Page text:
The Art of Origami

photo by cedison on flickr

As you have probably realized by now, I like origami. I like the fact that you can take something as humble as a piece of paper and make something really beautiful, functional, imaginative and expressive simply by folding it. Now, I say "simply" by folding it, but honestly, it is not always simple.

photo by etringita on flickr

Sometimes even when an origami designer has gone through all the trouble of coming up with an amazing design and has outlined each step carefully, people like me, who don't seem to possess the origami kind of mind get confused, little pebbles of sweat appearing on our brow as we unconsciously stick our tongue out and to the side of our mouth while we wrestle with this humble little piece of paper that just WON'T submit to us.

Photo and design by polyscene

So my hat's off to all those frontier breaking origami designers who continue to come up with new ways of using origami to make clothing, fabric, home decor, art, etc. etc. etc.

Amazing crane designed by Roman Diaz and Daniel Naranjo

check out the Octuple Helix Compass Rose Jar from the fitful flog origami designer Philip Chapman-Bell

Teach your kids, it will increase their patience and small motor skills while having fun at the same time. With this in mind, you can look forward to another card planned for the holiday season which will feature more paper folding arts with instructions on how to fold it yourself.

photo by Markybon on flickr

In the meantime, you can send the three cards I have already created about folding paper

Click on a thumbnail to preview the card.

You should also check out these fascinating blogs about origami which might even inspire you to get started folding away as well.

origami tessellations by amazing designer Eric Gjerde
fitful flog by origami designer Philip Chapman-Bell
polyscene works by Polly Verity

Some books to consider are Origami Art by Michael G. LaFosse and Richard L. Alexander, Advanced Origami: An Artist's Guide to Performances in Paper by Michael G. LaFosse and Origami Design Secrets: Mathematical Methods for an Ancient Art by Robert J. Lang. There are of course many other basic books on origami, some of which will be more suitable for beginners and kids. It should be noted that the design of the butterfly in my first origami card was by Michael G. LaFosse and used with his permission.

Hot Off the Press eCard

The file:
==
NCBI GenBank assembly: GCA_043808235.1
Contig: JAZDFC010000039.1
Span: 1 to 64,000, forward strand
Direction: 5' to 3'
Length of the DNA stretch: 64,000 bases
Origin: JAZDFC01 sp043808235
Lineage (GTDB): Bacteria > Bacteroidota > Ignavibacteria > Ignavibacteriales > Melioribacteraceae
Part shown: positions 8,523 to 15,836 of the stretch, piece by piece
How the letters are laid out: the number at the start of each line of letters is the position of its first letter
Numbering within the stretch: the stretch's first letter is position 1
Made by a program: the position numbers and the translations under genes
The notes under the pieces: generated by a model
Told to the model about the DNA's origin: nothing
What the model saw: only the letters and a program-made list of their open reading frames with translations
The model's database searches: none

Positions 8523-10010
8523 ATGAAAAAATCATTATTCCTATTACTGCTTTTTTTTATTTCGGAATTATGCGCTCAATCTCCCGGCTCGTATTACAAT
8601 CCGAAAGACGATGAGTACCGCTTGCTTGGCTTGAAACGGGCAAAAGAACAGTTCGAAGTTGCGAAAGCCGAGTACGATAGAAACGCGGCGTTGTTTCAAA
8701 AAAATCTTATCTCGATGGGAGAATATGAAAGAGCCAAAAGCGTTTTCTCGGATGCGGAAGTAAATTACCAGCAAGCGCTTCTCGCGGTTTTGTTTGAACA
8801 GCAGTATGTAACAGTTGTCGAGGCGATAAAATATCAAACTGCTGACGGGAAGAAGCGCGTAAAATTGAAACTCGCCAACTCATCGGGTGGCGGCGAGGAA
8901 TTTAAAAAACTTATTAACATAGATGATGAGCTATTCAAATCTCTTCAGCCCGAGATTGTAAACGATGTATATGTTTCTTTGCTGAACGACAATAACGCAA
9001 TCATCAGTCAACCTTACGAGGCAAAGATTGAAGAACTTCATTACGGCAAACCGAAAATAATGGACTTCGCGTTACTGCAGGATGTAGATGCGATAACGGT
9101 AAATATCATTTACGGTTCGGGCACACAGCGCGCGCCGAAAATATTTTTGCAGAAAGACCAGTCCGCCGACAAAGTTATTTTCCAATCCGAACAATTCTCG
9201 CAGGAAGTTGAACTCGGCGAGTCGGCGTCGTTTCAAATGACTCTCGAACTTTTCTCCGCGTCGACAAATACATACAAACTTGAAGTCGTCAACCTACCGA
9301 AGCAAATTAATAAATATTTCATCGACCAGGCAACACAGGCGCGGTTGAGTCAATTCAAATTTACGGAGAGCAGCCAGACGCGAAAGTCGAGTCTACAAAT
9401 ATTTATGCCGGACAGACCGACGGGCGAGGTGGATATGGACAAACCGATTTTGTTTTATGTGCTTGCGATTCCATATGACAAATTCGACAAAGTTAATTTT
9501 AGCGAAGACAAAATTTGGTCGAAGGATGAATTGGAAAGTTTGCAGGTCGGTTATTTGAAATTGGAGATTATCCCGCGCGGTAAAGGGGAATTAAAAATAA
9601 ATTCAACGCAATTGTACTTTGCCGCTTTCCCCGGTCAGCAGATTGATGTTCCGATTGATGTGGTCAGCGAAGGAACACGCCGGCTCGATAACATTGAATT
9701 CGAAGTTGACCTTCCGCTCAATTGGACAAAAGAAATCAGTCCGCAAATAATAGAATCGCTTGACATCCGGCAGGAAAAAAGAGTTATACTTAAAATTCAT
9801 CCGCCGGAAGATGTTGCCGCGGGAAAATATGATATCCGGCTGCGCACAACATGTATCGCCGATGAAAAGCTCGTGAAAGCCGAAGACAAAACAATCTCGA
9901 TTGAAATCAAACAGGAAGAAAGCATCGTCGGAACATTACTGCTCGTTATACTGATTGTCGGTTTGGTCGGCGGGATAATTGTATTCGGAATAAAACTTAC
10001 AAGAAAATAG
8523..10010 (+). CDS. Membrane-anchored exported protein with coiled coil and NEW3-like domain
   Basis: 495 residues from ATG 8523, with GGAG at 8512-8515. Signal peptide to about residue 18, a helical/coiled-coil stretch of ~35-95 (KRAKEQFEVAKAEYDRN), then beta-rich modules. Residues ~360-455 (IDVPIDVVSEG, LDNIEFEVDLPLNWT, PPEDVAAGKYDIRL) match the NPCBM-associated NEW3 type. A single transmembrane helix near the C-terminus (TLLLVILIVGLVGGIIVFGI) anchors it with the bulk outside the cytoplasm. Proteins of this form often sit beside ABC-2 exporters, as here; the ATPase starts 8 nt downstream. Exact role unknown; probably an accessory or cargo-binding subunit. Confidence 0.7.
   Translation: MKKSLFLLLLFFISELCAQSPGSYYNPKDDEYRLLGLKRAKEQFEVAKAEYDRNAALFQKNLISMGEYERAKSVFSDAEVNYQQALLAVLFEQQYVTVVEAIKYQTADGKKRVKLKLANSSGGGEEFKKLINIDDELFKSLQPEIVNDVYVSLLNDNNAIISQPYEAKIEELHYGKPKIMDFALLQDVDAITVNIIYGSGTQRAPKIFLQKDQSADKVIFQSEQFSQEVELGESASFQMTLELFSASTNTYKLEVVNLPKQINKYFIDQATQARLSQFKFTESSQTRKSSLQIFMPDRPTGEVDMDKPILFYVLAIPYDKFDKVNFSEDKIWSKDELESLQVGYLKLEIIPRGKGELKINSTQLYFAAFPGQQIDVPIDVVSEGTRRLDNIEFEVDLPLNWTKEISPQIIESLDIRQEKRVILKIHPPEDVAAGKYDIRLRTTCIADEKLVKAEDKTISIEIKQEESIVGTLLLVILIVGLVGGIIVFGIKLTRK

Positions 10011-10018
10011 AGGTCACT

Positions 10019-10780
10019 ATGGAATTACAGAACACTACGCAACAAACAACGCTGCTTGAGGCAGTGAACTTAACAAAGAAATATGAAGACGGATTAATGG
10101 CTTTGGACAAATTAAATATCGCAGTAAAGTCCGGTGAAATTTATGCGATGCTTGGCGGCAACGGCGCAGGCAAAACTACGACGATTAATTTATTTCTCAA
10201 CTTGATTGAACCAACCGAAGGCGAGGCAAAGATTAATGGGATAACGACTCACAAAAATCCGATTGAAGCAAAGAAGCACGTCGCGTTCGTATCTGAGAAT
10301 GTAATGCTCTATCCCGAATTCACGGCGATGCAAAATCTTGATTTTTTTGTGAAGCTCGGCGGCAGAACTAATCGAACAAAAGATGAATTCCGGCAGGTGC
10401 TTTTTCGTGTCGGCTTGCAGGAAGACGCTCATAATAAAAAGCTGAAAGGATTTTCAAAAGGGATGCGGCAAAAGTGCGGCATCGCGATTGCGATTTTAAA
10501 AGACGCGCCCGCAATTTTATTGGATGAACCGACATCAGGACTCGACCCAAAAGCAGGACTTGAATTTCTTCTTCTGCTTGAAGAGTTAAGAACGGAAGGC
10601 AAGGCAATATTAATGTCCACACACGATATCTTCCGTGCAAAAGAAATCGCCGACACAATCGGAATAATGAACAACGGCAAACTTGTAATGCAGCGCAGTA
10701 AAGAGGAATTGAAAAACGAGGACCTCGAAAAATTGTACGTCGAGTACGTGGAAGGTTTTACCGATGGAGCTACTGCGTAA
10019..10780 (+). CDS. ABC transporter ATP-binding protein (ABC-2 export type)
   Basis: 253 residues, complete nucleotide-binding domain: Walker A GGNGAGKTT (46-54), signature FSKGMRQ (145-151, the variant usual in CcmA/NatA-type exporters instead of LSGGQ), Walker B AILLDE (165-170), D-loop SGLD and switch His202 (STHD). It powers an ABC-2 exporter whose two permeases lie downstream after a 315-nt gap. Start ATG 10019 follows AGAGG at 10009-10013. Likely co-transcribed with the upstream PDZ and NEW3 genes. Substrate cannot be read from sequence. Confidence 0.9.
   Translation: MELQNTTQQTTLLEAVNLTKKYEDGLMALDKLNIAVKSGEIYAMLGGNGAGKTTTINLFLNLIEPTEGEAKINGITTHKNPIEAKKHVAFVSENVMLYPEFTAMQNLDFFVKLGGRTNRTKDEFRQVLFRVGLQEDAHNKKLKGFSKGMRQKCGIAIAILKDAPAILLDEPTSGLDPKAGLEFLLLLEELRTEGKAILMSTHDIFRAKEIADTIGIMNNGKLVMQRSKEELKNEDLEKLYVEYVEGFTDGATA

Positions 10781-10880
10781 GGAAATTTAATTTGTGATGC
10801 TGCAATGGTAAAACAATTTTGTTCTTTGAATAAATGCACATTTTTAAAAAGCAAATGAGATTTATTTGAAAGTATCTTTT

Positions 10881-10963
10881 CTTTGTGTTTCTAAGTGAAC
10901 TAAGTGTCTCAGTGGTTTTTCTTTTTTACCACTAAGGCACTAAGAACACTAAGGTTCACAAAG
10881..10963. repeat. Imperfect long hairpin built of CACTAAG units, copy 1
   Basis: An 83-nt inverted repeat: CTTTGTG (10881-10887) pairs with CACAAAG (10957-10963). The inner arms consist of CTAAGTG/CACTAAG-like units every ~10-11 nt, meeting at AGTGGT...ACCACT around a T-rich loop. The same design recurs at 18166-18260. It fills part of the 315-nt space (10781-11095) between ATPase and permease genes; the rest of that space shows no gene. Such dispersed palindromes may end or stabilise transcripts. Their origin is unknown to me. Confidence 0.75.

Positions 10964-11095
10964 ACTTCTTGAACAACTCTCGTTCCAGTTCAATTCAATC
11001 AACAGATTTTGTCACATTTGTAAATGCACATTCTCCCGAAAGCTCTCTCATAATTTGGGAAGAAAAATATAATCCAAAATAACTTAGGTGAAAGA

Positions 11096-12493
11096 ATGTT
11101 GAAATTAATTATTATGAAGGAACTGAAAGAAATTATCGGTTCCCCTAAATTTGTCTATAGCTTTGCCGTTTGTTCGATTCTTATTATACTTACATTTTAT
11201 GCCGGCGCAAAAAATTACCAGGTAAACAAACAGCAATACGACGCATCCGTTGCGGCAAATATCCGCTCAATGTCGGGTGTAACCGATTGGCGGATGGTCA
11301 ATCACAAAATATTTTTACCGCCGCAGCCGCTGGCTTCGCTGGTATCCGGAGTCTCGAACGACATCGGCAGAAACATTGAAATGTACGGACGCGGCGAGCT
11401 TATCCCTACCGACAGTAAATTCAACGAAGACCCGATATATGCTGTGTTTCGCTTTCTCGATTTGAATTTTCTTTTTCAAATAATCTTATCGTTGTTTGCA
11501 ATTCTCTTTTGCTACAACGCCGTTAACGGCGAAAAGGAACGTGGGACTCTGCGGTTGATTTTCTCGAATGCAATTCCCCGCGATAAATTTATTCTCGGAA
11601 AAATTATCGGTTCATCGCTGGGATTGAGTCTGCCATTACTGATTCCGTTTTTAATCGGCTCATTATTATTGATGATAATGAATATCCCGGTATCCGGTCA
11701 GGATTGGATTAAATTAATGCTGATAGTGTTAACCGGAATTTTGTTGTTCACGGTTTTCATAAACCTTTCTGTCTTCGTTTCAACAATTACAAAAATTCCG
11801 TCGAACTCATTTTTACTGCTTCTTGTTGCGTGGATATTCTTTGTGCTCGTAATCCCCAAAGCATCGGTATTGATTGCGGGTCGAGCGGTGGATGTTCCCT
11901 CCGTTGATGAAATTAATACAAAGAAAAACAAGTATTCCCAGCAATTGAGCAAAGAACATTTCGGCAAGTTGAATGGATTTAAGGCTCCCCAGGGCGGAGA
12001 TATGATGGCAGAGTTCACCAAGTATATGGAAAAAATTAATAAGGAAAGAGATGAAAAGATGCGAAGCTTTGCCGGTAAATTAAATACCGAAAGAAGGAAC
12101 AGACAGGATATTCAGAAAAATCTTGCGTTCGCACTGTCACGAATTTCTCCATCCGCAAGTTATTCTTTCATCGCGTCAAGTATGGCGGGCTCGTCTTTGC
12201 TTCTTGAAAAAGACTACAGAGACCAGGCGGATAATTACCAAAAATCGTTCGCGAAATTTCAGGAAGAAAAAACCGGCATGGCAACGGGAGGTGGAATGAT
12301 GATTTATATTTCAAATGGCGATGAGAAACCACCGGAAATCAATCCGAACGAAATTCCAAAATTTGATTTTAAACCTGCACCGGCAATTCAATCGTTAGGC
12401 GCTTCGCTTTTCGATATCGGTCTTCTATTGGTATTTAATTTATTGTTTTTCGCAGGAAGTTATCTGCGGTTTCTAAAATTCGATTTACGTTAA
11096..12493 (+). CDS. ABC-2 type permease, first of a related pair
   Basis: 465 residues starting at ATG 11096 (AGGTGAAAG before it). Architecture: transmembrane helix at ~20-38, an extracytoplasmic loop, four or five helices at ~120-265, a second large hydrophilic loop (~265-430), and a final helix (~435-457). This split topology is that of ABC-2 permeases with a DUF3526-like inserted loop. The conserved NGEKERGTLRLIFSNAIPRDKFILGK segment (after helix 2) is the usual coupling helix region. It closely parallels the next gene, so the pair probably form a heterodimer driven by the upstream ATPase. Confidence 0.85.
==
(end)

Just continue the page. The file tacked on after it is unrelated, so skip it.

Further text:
I am delighted to announce our 60th card, called "Hot off the Press", which is suitable for many different occasions. With wonderfully detailed hand painted watercolors and animation, this card is set in sepia tones and lets you print your very own "headline" and special message on the front page of a newspaper. You can even include a photo with the card - black and white photos work especially well - to round out the effect and making a big front page splash.

Hot off the Press

We are sorry that the link of the ecard "You've Got Mail" in our last newsletter went to a different card. Below is the correct one!

You've Got Mail

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An "every day should be Father's Day" brunch

Sunday brunch was something I always looked forward to when we lived in New England, especially on those blustery days when you could barely get yourself to take the first cold dip out of your cozy warm bed.

While we will have to wait a few more months before the weather starts getting anywhere near cool here, nonetheless it has cooled off enough that cooking brunch doesn't have to feel like being a short-order cook in a blazing hot inferno of a greasy diner.

So this past Sunday I let Tim sleep in while I whipped up a nice brunch, the boys went to the shop to fetch the paper and set the table.

Ojolie customer service gets to sleep in late on Sundays :)

I do happen to agree with those who say that everyday should be .... (insert your own choice of Mother's Day, Father's Day, Valentines, etc.) - and not just because I make ecards ;) And not just because Tim actually helps out with all the responsibilities that come with raising and homeschooling two boys - although I AM grateful for that - but also the joys of playing a game of cards together, going for a swim, or planning our next camping trip.